The former president and chief executive of Gateway Bank in Oakland, Calif., has been accused of orchestrating a fraud scheme to disguise the bank's crumbling financial condition.
Poppi Metaxas is charged with bank fraud, bank fraud conspiracy and perjury, according to a Wednesday press release from the Special Inspector General for the Troubled Asset Relief Program. The Inspector General is involved in the case because the $212 million-asset Gateway applied to receive funding from the Tarp program. Metaxas was arraigned in a San Francisco federal court on Wednesday.
In 2009, Metaxas allegedly spearheaded a scheme to receive Tarp funds by convincing the bank's regulators that it had sold toxic mortgage loans to outside investors for $15 million. In fact, prosecutors say that Gateway self-funded the sale by making a sham loan to a now-defunct mortgage lending client: Ideal Mortgage Bankers, which did business as Lend America. Lend America then passed the money on to three investors purporting to purchase the troubled mortgage loans, which in turn gave the money back to Gateway as a $3.64 million down payment on the sale.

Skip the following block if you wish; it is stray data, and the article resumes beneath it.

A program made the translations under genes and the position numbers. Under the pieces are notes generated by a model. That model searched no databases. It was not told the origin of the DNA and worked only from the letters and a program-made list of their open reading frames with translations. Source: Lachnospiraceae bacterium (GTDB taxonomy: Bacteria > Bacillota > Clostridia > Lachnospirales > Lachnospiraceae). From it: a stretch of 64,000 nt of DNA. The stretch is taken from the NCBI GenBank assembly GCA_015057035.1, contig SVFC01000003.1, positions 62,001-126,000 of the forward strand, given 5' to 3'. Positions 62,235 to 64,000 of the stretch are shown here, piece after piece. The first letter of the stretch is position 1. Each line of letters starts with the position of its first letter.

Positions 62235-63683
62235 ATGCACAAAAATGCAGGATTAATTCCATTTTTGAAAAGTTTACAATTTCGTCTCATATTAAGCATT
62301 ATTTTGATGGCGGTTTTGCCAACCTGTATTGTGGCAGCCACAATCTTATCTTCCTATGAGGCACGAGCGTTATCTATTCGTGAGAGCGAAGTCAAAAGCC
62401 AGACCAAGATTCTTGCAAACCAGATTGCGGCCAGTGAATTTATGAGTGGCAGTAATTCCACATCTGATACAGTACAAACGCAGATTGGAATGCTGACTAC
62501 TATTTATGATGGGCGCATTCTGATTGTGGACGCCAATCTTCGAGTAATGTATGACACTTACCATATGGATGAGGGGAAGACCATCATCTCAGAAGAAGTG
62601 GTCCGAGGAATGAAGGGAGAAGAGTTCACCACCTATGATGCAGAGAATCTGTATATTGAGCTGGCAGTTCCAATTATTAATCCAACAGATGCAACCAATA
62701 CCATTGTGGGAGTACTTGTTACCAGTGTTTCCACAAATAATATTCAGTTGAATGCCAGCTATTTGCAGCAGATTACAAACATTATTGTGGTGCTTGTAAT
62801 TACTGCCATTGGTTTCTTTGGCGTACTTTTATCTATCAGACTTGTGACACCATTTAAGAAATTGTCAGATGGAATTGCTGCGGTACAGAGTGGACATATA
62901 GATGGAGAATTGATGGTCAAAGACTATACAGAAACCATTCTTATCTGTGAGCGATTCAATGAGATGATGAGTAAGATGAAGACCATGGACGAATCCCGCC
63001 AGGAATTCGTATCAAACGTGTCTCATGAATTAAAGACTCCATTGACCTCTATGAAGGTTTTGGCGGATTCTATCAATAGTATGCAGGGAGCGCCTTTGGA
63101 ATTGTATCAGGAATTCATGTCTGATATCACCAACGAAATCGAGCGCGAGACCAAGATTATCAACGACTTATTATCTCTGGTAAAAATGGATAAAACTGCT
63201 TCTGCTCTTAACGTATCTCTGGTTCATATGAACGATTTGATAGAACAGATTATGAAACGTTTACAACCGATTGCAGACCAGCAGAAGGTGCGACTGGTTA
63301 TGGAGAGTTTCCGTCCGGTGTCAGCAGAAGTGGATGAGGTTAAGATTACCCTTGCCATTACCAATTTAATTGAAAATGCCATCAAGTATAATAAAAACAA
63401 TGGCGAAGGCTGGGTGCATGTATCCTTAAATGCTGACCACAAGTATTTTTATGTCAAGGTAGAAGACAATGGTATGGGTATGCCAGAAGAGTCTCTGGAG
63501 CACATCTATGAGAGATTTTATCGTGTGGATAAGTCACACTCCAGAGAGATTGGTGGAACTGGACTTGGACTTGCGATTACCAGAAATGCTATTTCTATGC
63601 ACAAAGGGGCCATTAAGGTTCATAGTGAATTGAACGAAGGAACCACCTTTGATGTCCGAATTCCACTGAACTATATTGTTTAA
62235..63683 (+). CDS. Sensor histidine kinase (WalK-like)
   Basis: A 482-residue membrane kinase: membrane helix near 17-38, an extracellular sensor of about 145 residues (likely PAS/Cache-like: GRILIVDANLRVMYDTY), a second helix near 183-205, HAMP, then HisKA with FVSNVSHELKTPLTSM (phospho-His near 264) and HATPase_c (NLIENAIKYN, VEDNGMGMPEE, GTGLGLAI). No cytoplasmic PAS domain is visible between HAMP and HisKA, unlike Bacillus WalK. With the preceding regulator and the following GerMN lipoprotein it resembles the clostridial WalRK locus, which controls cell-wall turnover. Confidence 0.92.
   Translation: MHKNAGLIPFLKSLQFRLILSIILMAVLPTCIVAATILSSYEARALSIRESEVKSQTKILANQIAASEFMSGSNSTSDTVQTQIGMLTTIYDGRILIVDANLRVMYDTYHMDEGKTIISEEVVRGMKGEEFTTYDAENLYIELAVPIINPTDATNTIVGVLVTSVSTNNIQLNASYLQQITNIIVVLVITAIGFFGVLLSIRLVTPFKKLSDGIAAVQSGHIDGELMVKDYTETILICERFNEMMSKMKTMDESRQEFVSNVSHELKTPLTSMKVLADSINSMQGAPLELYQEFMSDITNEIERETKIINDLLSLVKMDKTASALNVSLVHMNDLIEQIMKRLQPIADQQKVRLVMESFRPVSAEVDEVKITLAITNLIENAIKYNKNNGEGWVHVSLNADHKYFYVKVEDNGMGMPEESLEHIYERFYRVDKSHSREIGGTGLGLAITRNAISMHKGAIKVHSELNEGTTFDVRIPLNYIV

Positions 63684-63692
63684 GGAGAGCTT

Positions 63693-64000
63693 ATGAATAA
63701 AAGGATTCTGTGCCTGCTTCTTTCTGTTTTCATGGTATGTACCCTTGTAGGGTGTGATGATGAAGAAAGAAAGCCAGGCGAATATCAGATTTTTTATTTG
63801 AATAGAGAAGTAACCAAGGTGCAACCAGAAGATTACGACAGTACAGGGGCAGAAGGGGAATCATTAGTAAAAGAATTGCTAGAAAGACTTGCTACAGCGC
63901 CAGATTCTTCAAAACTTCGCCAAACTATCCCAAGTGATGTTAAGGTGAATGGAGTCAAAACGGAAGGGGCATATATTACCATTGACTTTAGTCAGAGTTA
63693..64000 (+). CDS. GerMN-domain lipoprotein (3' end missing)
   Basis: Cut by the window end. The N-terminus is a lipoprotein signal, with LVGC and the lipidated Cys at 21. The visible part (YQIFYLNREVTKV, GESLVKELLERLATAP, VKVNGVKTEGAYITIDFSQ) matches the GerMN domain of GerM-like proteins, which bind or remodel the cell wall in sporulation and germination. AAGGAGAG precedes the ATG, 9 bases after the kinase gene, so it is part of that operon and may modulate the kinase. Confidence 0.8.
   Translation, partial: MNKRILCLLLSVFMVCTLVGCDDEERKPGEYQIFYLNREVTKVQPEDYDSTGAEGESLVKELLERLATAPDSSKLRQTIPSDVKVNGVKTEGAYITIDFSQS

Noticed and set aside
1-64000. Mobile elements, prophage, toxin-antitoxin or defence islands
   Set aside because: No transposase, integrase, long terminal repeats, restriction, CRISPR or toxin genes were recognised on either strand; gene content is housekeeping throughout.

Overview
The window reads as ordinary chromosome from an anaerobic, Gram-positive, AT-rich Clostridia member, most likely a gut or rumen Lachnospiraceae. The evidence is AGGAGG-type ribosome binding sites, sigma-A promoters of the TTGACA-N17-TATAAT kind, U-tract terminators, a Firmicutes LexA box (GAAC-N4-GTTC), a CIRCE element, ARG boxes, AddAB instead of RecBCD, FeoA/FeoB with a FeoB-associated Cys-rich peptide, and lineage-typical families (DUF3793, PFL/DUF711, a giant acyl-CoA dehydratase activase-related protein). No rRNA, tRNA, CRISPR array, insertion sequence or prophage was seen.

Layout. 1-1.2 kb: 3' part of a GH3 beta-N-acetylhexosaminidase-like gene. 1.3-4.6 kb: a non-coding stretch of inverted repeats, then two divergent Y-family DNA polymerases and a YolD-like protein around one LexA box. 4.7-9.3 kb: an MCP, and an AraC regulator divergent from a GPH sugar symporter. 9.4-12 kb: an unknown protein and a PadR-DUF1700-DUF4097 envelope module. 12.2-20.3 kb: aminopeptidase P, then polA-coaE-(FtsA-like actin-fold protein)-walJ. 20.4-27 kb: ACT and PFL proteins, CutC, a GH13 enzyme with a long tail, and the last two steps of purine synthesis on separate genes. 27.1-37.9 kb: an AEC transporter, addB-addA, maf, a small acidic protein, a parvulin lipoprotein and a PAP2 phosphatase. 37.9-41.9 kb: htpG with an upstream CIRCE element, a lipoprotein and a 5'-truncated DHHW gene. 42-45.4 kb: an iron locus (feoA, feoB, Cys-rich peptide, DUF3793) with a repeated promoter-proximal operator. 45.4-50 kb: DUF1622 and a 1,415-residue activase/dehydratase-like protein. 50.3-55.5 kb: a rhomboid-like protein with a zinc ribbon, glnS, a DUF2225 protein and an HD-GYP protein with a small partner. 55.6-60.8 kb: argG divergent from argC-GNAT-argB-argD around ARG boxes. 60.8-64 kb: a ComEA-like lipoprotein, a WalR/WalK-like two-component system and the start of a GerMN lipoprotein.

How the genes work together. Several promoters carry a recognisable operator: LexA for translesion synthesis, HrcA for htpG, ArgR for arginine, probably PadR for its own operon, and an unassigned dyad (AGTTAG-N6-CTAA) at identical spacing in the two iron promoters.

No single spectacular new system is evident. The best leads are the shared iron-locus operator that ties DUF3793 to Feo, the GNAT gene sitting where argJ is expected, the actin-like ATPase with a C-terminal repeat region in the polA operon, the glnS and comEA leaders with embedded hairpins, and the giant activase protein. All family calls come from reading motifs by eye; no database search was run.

"To conceal the fraudulent 'round trip' of the loan funds, in October 2009, Metaxas provided false testimony to the Office of Thrift Supervision when she was asked about the source of the down payment," the release says.
Metaxas' trial date has not yet been set. She will be tried in the Brooklyn U.S. District Court.
Sarah Todd is a news reporter at American Banker.
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